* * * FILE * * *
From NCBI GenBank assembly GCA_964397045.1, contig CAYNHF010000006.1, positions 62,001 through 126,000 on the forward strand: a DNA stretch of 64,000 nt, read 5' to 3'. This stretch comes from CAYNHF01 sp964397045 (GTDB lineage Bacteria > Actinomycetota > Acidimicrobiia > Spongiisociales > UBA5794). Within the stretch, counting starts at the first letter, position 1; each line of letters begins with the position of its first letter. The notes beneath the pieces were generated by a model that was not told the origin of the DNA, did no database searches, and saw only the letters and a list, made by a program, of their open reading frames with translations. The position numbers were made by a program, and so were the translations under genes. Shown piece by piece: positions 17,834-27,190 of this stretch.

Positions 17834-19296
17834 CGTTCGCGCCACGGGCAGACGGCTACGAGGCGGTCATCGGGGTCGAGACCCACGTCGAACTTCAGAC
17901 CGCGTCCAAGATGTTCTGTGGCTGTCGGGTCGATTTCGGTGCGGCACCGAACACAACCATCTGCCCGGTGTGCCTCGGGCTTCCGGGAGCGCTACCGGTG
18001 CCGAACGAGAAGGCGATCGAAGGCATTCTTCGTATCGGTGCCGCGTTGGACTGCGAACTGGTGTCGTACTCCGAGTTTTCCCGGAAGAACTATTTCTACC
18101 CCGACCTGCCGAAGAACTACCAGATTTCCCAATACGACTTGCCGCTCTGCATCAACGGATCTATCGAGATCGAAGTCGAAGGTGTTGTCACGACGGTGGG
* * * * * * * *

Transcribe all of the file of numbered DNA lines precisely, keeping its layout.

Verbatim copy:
From NCBI GenBank assembly GCA_964397045.1, contig CAYNHF010000006.1, positions 62,001 through 126,000 on the forward strand: a DNA stretch of 64,000 nt, read 5' to 3'. This stretch comes from CAYNHF01 sp964397045 (GTDB lineage Bacteria > Actinomycetota > Acidimicrobiia > Spongiisociales > UBA5794). Within the stretch, counting starts at the first letter, position 1; each line of letters begins with the position of its first letter. The notes beneath the pieces were generated by a model that was not told the origin of the DNA, did no database searches, and saw only the letters and a list, made by a program, of their open reading frames with translations. The position numbers were made by a program, and so were the translations under genes. Shown piece by piece: positions 17,834-27,190 of this stretch.

Positions 17834-19296
17834 CGTTCGCGCCACGGGCAGACGGCTACGAGGCGGTCATCGGGGTCGAGACCCACGTCGAACTTCAGAC
17901 CGCGTCCAAGATGTTCTGTGGCTGTCGGGTCGATTTCGGTGCGGCACCGAACACAACCATCTGCCCGGTGTGCCTCGGGCTTCCGGGAGCGCTACCGGTG
18001 CCGAACGAGAAGGCGATCGAAGGCATTCTTCGTATCGGTGCCGCGTTGGACTGCGAACTGGTGTCGTACTCCGAGTTTTCCCGGAAGAACTATTTCTACC
18101 CCGACCTGCCGAAGAACTACCAGATTTCCCAATACGACTTGCCGCTCTGCATCAACGGATCTATCGAGATCGAAGTCGAAGGTGTTGTCACGACGGTGGG